MIL OSI Translation. Government of the Republic of France statements from French to English –
Ladies and Gentlemen, Heads of State and Government,
Mr. Secretary-General of the United Nations,
Madam Executive Director of UN Women,
Ladies and gentlemen,
In 1995, an unprecedented, almost unexpected event took place in Beijing: 50 years after having enshrined gender equality on the front of the United Nations Charter, the international community was moving from words to action by adopting for the first time and unanimity, a declaration and an ambitious agenda for women’s rights. A generation later, the time is not for commemoration or complacency, but for vigilance and remobilization.
It is no secret. In 2020, the Beijing declaration would have no chance of being adopted. This is where we are collectively. Everywhere, women’s rights are under attack, as are human rights from which they are inseparable. Hard-won progress is being called into question even in our democracies, starting with the freedom for women to dispose of their own body and in particular the right to voluntary termination of pregnancy. Inequalities in education, wages, domestic tasks or political representation have regressed only too little. This decline, I cannot, we cannot resign ourselves to it. This is why I wanted to make equality between women and men the great cause of my mandate and a priority of our diplomacy.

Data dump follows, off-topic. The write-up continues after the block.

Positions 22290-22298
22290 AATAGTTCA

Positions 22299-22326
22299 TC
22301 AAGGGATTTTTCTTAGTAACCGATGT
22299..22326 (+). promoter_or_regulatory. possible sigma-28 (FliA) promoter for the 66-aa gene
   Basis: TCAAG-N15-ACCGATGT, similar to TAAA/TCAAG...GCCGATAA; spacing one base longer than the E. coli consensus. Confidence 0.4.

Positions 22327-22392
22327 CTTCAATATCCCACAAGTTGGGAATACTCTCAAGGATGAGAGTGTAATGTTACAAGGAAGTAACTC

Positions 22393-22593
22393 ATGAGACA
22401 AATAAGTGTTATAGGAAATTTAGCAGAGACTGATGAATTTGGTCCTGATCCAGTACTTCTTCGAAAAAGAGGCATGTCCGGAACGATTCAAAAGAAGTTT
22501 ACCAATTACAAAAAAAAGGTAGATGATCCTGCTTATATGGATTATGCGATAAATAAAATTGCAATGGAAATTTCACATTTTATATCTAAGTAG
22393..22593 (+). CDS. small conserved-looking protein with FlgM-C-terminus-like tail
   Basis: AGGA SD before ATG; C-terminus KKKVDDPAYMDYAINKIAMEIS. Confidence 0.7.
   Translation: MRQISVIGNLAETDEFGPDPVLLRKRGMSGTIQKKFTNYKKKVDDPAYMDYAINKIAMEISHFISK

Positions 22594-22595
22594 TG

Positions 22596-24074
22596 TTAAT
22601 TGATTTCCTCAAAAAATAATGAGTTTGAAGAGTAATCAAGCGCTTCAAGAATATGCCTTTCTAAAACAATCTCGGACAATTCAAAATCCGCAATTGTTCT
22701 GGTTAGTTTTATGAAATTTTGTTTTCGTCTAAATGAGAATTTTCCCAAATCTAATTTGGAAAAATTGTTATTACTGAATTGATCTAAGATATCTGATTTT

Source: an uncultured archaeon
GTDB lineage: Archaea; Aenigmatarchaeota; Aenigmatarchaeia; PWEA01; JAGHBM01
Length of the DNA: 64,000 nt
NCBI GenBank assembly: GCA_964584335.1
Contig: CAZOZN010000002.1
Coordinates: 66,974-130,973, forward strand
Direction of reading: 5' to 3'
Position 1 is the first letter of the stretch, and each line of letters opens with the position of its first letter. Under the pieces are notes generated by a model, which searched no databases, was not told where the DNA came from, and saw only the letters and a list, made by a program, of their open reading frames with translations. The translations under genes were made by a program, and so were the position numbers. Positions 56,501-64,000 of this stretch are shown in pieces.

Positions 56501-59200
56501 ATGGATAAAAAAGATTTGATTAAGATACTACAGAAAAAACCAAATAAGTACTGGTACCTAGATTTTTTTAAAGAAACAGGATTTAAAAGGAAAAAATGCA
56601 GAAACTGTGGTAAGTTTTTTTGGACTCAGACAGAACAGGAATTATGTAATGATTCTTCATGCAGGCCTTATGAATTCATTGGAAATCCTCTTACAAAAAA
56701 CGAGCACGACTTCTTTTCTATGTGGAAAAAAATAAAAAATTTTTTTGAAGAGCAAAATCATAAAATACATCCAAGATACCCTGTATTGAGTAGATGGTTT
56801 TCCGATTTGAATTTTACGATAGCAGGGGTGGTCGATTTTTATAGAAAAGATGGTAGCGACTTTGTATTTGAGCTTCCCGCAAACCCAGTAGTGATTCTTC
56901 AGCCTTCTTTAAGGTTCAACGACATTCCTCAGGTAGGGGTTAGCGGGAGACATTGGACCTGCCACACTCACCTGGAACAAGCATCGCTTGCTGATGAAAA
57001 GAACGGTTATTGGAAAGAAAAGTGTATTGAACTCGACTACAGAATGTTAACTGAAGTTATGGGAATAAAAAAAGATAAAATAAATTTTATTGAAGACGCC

We owe it, we owe it to all the women who have been on the front line in the face of the health crisis we are going through – in hospitals, services and many of the most exposed professions. We owe it to all those who have suffered, harder than men, the direct or indirect effects of this epidemic; to the 11 million girls who may never find their way back to school after interrupting their studies, and who are also direct victims of this crisis; to women deprived of contraception who would be 7 million more this year to have become pregnant without having wanted to; to the victims of feminicides, domestic violence, the number of which is increasing thanks to the crisis.
We also owe it to those who carry this fight for equality and humanity, sometimes at the risk of their lives. Like Nasrin SOTOUDEH, lawyer sentenced to 148 lashes for having defended the freedom not to veil. Like the doctor Denis MUKWEGE threatened with death for having given the life to Congolese women wounded by the war, like thousands of activists committed around the world that France now supports through a fund of 120 million euros dedicated to feminist organizations active in developing countries.
We will continue this fight together with Mexico and under the aegis of UN Women, during the Generation Equality Forum that I will have the honor of hosting in Paris next June. 25 years after the Beijing conference, this forum will bring together all those – States, international organizations, civil society, businesses – who wish to make a concrete commitment to change things and make the next generation, that of our children, the true generation of legality.
We have a lot to do. This should not discourage us, on the contrary, it obliges us. We have to make up for commitments that we have not kept. We have new fights to wage and above all we have a duty to continue to denounce, even when it gets in the way, to act and help all those who denounce and fight relentlessly in their country.
You can count and you can count on our unwavering commitment.
EDITOR’S NOTE: This article is a translation. Apologies should the grammar and / or sentence structure not be perfect.